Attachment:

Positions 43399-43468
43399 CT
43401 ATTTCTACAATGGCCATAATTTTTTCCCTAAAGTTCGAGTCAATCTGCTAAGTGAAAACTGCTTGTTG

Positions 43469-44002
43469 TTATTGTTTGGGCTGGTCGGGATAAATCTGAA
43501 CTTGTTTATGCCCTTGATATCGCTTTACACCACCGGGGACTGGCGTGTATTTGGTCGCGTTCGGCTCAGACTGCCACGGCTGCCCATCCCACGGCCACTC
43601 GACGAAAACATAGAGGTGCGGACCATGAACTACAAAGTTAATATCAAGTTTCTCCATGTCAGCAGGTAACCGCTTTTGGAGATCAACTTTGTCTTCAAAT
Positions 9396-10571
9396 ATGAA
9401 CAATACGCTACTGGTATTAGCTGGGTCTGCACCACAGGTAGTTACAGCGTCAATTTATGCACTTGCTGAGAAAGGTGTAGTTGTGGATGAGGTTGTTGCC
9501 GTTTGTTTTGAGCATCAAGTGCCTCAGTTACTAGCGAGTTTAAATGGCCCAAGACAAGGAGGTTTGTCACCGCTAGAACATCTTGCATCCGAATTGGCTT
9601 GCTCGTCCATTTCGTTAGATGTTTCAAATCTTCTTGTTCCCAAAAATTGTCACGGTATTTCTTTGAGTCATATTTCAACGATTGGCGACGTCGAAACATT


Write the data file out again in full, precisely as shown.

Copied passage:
Positions 43399-43468
43399 CT
43401 ATTTCTACAATGGCCATAATTTTTTCCCTAAAGTTCGAGTCAATCTGCTAAGTGAAAACTGCTTGTTG

Positions 43469-44002
43469 TTATTGTTTGGGCTGGTCGGGATAAATCTGAA
43501 CTTGTTTATGCCCTTGATATCGCTTTACACCACCGGGGACTGGCGTGTATTTGGTCGCGTTCGGCTCAGACTGCCACGGCTGCCCATCCCACGGCCACTC
43601 GACGAAAACATAGAGGTGCGGACCATGAACTACAAAGTTAATATCAAGTTTCTCCATGTCAGCAGGTAACCGCTTTTGGAGATCAACTTTGTCTTCAAAT
Positions 9396-10571
9396 ATGAA
9401 CAATACGCTACTGGTATTAGCTGGGTCTGCACCACAGGTAGTTACAGCGTCAATTTATGCACTTGCTGAGAAAGGTGTAGTTGTGGATGAGGTTGTTGCC
9501 GTTTGTTTTGAGCATCAAGTGCCTCAGTTACTAGCGAGTTTAAATGGCCCAAGACAAGGAGGTTTGTCACCGCTAGAACATCTTGCATCCGAATTGGCTT
9601 GCTCGTCCATTTCGTTAGATGTTTCAAATCTTCTTGTTCCCAAAAATTGTCACGGTATTTCTTTGAGTCATATTTCAACGATTGGCGACGTCGAAACATT